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Big shipping seeks high carbon taxes that drive up compliance costs

BIG shipping lines are advocating a levy on carbon emissions on shipping in an effort to tighten rules on greenhouse gas emissions, Reuters reports

Big shipping seeks high carbon taxes that drive up compliance costs

BIG shipping lines are advocating a levy on carbon emissions on shipping in an effort to tighten rules on greenhouse gas emissions, Reuters reports

05 November 2019 - 19:00

BIG shipping lines are advocating a levy on carbon emissions on shipping in an effort to tighten rules on greenhouse gas emissions, Reuters reports.

Critics see this as a move to drive up environmental compliance costs to put smaller operators out of business, thus reducing competition and increasing their own market share.



'To meet international shipping's decarbonisation challenge, the maritime industry needs a carbon levy, it is coming, and we should shape it,' said Andreas Sohmen-Pao, chairman of BW Group at the Global Maritime Forum in Singapore this week.



The comments followed closed working group discussions on the need for a levy on carbon emissions from shipping operations with other executives from other companies including Cargill Ocean Transportation, Euronav, Angelicoussis Group, Torvald Klaveness Group, Norwegian bank DNB and mining giant BHP.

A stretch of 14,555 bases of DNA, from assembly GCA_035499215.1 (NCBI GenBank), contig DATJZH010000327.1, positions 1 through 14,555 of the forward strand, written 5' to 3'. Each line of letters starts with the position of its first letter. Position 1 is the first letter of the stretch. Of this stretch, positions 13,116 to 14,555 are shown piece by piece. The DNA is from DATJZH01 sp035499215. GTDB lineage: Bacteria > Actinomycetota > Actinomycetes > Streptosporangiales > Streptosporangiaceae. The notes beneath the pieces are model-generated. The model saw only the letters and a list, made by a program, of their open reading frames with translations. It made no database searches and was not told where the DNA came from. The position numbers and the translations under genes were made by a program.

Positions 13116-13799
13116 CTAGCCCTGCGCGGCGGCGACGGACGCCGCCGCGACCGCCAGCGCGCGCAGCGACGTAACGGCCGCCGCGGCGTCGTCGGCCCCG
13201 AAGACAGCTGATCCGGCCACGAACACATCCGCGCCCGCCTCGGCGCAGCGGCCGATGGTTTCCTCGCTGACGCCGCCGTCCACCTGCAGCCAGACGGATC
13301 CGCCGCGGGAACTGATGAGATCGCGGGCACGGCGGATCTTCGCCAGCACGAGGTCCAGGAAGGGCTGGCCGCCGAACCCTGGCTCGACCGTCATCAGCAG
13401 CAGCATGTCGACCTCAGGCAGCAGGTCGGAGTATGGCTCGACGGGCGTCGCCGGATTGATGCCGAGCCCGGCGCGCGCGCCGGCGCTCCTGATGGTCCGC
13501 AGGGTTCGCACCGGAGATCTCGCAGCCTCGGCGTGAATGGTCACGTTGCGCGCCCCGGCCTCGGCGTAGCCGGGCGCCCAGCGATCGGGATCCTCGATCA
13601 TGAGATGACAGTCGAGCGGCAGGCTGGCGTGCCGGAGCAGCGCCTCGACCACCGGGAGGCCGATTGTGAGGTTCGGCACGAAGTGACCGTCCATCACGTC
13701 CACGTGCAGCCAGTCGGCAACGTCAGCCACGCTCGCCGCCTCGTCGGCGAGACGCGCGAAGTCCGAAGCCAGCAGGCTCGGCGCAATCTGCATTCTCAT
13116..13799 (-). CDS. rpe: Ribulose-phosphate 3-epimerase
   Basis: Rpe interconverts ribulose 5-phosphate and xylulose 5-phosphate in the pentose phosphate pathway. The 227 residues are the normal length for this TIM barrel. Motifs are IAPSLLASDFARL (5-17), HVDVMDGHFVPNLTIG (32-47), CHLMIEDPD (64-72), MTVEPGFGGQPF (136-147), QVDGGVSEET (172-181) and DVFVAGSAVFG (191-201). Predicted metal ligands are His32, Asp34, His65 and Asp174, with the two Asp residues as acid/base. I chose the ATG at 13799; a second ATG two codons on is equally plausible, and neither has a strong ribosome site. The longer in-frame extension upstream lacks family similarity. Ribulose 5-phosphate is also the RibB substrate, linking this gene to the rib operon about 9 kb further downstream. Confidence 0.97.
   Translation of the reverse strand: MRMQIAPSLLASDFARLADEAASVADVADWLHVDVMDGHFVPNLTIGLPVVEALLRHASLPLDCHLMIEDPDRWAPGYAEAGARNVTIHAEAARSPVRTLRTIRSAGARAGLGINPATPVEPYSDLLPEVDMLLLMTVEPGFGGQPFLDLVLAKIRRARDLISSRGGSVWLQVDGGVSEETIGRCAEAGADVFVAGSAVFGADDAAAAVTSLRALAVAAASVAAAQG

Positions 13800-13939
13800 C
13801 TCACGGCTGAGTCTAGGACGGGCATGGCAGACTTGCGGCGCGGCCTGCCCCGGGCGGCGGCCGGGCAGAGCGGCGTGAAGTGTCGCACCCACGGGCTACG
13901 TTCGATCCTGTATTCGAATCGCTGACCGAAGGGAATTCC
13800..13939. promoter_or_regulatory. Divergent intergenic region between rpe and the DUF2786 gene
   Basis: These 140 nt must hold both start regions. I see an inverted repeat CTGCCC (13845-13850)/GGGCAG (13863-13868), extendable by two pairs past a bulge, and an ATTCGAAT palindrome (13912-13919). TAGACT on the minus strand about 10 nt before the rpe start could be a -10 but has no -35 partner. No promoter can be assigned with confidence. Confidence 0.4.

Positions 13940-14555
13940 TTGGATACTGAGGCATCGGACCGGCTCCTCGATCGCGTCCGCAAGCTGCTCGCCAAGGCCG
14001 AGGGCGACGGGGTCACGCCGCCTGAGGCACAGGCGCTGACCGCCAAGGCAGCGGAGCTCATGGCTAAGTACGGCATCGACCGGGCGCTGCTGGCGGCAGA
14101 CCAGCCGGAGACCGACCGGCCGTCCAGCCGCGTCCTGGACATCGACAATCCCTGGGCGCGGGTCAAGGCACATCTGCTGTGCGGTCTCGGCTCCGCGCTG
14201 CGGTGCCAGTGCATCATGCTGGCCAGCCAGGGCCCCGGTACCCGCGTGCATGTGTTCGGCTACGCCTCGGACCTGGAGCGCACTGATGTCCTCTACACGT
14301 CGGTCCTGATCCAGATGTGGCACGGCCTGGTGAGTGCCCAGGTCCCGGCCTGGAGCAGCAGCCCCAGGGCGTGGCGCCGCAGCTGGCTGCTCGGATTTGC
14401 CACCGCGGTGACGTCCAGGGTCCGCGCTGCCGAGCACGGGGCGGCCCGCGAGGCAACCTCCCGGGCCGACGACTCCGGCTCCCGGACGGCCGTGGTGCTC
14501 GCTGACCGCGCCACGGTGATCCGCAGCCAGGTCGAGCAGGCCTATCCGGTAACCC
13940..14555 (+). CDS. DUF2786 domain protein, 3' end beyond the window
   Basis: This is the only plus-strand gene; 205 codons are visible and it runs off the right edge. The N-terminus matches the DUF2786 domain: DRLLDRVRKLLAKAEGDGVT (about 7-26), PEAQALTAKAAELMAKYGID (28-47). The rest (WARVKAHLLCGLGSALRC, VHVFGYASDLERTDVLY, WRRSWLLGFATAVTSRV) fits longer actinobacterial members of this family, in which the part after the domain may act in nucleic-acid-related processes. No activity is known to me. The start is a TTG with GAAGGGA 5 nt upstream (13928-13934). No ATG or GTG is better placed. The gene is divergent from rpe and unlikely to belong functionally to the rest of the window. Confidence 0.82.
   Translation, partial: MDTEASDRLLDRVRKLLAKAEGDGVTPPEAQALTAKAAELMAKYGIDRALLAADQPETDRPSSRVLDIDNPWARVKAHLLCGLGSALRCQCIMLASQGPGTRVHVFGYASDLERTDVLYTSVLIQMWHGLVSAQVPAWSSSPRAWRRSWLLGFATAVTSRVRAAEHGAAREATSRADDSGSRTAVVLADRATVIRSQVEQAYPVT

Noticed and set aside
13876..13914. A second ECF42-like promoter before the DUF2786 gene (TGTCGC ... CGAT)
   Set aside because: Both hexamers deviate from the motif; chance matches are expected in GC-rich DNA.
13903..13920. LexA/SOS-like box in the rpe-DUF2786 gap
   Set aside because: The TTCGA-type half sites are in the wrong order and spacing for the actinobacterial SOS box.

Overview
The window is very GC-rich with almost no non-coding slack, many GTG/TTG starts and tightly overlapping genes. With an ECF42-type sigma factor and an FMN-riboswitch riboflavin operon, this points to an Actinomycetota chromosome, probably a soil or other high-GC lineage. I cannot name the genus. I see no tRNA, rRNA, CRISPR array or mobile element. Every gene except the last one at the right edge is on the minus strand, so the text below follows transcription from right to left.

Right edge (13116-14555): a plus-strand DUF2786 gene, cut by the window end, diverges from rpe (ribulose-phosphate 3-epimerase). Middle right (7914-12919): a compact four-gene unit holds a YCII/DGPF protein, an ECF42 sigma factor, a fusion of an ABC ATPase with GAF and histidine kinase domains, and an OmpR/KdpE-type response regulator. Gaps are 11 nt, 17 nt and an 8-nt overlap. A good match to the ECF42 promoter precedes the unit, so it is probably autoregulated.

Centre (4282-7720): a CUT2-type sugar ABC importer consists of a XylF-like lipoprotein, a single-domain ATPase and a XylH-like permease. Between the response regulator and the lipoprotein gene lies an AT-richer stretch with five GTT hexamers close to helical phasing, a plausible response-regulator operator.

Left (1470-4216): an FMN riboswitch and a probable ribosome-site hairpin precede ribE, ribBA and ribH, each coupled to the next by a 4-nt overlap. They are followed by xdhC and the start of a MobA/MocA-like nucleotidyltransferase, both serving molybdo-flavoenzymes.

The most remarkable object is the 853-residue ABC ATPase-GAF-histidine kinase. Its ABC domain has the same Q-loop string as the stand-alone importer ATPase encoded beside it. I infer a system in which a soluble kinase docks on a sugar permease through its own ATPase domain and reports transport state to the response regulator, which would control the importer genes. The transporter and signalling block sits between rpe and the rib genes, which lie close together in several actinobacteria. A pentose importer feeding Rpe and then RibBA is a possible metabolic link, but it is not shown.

Maritime shipping, which represents about 90 per cent of international trade, accounts for about 2-3 per cent of global carbon dioxide (CO2) emissions. The UN's International Maritime Organisation (IMO) has a goal to cut greenhouse gas (GHG) emissions by 50 per cent by 2050.



Immediate action is needed if the global shipping industry is to meet this target, the International Renewable Energy Agency (IRENA) said in a report released this week.



In the absence of suitable mitigation policies, GHG emissions associated with the shipping sector could grow between 50 per cent and 250 per cent by 2050, it said.



But how to achieve this remains unclear as alternatives to fossil fuels, such as biofuels and hydrogen-based solutions, remain uneconomical and require significant infrastructure investments and technological advances, the report said.


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